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A career in policing doesn't have to include the uniform

In her latest blog, Alison talks about the range of careers on offer within the police family.

Photo credit: Glenn Carstens-Peters on Unsplash
 

In the last few weeks two former members of my team and one of our young volunteers have successfully completed their applications to become police officers.

In March they will begin their training to be part of the 317 increase in officer numbers that has been made possible by us all paying more in our council tax and the Government’s national investment in policing.

To achieve that increase and because, over the next few years, many existing officers will retire or leave for other reasons, it means we will have and will be recruiting potentially almost a thousand new officers.

It has been described as a ‘shot of espresso’ for the workforce as droves of enthusiastic women and men come on board to help keep our communities safe.

For anyone thinking about a career as a police officer in Devon and Cornwall there has probably never been a better time to apply whether it’s as an existing graduate, as one of the new apprentice officers, as a transferee or through one of the other routes which new officers are recruited.

Not everyone is suited to the rigors of becoming a police officer. It is a fantastic career, but it does take a certain type of person to be able to deal with the physical and mental challenges it can bring.

But it is only one of the many amazing careers which are on offer within the police family – we have doctors and digital analysts, solicitors and storekeepers, journalists and janitors, engineers and executive assistants, call handlers and coroners officers – there are nurses, crime scene investigators, IT consultants, project managers, administrators, forensic technicians, mechanics, trainers, social media experts – hundreds of opportunities to join this amazing organisation.

Last year myself and my team met with directors of the South Asian Society in Plymouth – they had asked for my support in promoting the police service as a career within their community, where families would more usually encourage their young people towards careers as engineers, as lawyers and as doctors.

For one reason or another working for the police just doesn’t come onto their radar as a future career and, as the discussion developed, it became clear that one of the reasons for this is that when they think of police what they envisage are uniformed officers, solving crimes and chasing criminals.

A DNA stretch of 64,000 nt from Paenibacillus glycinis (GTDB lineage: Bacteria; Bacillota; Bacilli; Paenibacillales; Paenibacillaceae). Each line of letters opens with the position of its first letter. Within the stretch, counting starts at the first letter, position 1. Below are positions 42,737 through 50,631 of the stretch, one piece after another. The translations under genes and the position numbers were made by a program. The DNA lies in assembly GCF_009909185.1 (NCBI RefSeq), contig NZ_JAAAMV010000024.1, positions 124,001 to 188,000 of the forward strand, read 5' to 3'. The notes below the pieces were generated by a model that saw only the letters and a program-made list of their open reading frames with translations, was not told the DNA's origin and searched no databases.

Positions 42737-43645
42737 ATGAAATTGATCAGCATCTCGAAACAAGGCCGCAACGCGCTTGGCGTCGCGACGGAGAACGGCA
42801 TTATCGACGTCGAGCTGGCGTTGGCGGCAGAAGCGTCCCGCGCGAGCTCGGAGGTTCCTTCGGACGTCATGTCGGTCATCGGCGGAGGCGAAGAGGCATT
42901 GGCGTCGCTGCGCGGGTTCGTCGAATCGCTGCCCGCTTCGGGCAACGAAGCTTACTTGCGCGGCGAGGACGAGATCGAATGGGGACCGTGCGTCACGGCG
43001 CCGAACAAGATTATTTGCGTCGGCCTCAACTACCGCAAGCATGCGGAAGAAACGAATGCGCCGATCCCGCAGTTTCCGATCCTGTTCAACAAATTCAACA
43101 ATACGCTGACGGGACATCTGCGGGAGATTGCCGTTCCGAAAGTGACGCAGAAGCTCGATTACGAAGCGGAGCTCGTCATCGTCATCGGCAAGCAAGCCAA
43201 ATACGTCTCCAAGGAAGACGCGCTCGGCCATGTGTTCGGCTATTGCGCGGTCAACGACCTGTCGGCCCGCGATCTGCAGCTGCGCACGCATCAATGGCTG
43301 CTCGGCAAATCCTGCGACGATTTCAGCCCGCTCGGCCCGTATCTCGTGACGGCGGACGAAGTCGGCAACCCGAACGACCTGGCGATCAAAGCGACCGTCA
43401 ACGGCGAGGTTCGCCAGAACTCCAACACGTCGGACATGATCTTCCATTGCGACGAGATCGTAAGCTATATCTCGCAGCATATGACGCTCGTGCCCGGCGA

On reflection, I think this might be true of many communities and, as the elected link between the police and the public, I want to play my part in promoting the incredible opportunities to join an organisation where long and prosperous careers, with great development opportunities, await.

The Force is one of the largest employers in the south west with over 1,500 members of police staff.

Our aim is to develop a workforce that reflects the diversity of the communities we serve and is committed to the belief that all people have the right to be treated with dignity and respect. We welcome applications from all backgrounds and walks of life and there is no upper age limit as long as you’re fit enough to pass the tests

You can find out more about careers in the police force here and the list of current vacancies here

There are often vacancies in my office where we offer employees the chance to work on scrutiny, policy, commissioning services and public engagement. We will also be having more involvement in police complaints.

It is interesting, challenging and often rewarding work and another opportunity to have a career helping to keep communities safe.

We also recruit volunteers to work in a variety of roles such as independent custody visitors and scrutiny panels.

For more information about OPCC vacancies and volunteering opportunities visit our website here.

The Force also offers an extensive volunteer programme, welcoming people from all communities to be part of our wider policing family.

The skills and experience that members of the public can bring in assisting the Force to forge closer links with our towns, villages and communities is incredibly valuable.

Police support volunteers can gain new skills, meet new people and obtain an insight into the role of the police whilst making a positive contribution to their local community. Some of our volunteering initiatives also involve working with partner agencies and organisations.

Some of the roles currently available are: Volunteer drivers; Victim care volunteers; Administration support; CCTV volunteers; Vehicle check volunteers; Volunteer investigators; Cadet leaders.

You can find out more about volunteering opportunities here.

Alison Hernandez